Increase Your E-Learning ROI to 90% Using The 70:20:10 Model of Learning

2nd September 2015

According to Morgon Mcall’s 70:20:10 model of learning, 70% of our learning is carried out most efficiently from on the job training, 20% from a mentor and 10% from study.

Many HR personnel reading this would therefore assume that their training budgets would be best spent on the floor training or shadowing a more experienced member of staff.

After all, most of us feel more confident in a task if we’re able to practice first under guidance, until the task becomes ingrained. Somehow, reading a manual or learning in a classroom environment, just doesn’t have the same impact and seems disassociated from the real deal.

Learning in the way that we learned as infants, through experimentation, social contact and by doing, is still by far the most natural and effective means of acquiring a new skill.

Where does e-learning fit in the 70:20:10 hierarchy?

Traditionally e-learning has always been seen as part of the ‘Courses and Reading’, i.e. the 10% category, which on the face of it, doesn’t seem to be much of a return for your investment.

However, by applying the principles of the 70:20:10 methodology with a little imagination, an elearning solution can deliver so much more than a mere 10% attributed to it.

Here’s how:

On the Job (the 70%)

Although traditionally this would imply training given on the job, this can be repurposed into a digital solution through the use of simulations and scenarios, without the associated risks.

For example, creating an e-learning programme that can simulate the systems environment of a software suite is a great way to encourage staff to experiment with different functions or follow step by step instructions until they are confident in using the real version.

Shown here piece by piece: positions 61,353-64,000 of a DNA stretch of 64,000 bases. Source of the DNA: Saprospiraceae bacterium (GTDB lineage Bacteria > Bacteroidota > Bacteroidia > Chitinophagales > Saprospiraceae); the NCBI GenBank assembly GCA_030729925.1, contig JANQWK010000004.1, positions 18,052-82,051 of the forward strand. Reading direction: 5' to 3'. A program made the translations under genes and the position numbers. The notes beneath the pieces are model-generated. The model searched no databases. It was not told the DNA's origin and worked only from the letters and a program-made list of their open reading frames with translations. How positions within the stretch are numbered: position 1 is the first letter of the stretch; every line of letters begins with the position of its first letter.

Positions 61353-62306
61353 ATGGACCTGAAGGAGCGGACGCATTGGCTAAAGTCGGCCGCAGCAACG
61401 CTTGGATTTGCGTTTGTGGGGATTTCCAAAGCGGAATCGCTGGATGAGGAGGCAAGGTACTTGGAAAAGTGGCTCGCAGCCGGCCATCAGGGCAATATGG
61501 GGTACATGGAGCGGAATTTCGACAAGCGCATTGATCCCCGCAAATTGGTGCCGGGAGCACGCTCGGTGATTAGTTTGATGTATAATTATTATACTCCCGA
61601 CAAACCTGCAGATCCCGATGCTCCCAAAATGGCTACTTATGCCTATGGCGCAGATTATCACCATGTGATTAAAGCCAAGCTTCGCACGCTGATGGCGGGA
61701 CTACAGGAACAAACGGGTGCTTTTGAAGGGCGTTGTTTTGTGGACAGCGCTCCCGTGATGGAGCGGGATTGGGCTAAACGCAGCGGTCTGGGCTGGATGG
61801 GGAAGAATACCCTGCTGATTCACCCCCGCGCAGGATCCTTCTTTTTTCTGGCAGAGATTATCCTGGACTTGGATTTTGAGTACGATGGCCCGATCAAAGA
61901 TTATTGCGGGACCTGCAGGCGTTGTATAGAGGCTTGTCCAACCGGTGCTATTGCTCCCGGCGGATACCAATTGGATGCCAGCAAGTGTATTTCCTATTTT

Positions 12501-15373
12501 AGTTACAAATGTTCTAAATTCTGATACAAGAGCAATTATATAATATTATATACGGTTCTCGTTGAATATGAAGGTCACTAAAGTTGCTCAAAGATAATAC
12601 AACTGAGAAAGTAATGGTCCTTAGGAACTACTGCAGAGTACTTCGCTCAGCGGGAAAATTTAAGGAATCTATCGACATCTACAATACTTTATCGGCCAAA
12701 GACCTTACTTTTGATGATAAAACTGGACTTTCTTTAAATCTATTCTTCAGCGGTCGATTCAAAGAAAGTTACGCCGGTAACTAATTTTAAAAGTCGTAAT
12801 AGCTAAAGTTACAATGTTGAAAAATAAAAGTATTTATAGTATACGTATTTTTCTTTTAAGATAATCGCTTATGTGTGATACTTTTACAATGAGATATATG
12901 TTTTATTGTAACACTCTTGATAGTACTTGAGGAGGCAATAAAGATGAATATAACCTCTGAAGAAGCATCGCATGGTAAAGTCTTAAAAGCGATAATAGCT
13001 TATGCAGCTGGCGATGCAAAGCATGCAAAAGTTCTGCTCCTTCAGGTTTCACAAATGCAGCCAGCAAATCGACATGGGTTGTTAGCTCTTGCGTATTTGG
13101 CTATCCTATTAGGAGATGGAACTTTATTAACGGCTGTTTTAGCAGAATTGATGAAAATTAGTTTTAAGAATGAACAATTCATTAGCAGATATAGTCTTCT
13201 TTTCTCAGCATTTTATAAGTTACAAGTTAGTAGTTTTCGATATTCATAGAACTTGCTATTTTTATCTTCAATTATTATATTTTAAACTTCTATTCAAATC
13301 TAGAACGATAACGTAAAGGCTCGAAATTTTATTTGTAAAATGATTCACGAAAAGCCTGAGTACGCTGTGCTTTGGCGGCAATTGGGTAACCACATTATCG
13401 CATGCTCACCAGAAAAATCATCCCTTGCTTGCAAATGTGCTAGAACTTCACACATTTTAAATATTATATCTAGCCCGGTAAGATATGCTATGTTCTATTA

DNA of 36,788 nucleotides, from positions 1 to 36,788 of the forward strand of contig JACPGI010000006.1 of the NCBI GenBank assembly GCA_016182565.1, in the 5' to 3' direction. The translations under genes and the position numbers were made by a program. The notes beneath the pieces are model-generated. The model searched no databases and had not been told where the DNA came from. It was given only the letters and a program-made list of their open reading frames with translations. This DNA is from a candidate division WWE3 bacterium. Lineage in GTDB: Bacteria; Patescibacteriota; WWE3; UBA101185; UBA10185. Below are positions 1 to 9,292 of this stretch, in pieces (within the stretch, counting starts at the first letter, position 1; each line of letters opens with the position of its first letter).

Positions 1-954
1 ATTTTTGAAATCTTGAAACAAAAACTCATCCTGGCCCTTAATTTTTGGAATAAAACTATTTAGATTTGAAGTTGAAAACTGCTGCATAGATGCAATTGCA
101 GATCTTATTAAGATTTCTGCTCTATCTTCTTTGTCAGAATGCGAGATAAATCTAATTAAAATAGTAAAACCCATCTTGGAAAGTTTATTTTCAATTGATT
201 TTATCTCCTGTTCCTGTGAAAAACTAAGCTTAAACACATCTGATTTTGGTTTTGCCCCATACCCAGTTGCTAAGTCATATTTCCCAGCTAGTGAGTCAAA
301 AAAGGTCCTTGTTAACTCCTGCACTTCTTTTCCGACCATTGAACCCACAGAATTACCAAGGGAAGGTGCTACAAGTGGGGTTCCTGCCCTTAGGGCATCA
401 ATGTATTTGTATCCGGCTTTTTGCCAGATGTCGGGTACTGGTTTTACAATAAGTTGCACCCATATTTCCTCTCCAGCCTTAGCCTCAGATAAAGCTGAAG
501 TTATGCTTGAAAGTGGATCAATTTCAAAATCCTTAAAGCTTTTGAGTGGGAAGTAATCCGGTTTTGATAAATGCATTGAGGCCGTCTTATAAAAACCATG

The ‘no risk’ environment removes the anxiety associated with pressing the wrong button and allows users the freedom to have fun and try out all the functions of the software. In effect employing the ‘learning by doing’ approach to learning.

Mentorship (the 20%)

Within an e-learning environment, the social and mentorship aspect can be the hardest to integrate into a course. Due to the nature of onscreen interaction, it is mostly a solitary pursuit not easily repurposed to bring in the social/mentorship elements. Although difficult, it is by no means impossible.

For a long time instructional designers have used course guides as a means of addressing the learner directly and making the learning more relatable. This can definitely help the learner to engage with the training but it is still a one-way interaction that doesn’t allow for a dialogue between learner and tutor.

However, with new technologies being implemented into MOOC platforms (Massively Open Online Courses) and the development of more social LMS environments, learners can benefit from a real-time two way interaction between themselves, the tutor and even other learners.

One way this can be achieved is the use of chat box functionality accessible either in the course itself or via the Learning Management System (LMS). Learners can ask questions and interact as they would if the trainer was with them and advising them on the job.

Taking this one step further, the learner can continue to learn on the job with the use of companion apps that remind them of the course learnings and offer chat functionality with Subject Matter Experts (SMEs) who may not even be based in the same location.

Reading (the 10%)

Although not the most exciting aspect of any training solution, it is still vital that learners read, understand and have ready access to important documents outlining policies and procedures.

By integrating these into the resources section of an elearning course, the learner has access to these documents anytime they need to, merely by logging into their LMS. The course can therefore become a repository for important and relevant documentation that can be printed off as needed.

As you can see, elearning needn’t be relegated to a mere 10% of learning methodology.

By considering how we learn and developing a learning strategy that employs a range of approaches, it is possible to deploy an e-learning course that truly engages staff members and most importantly, actually works.

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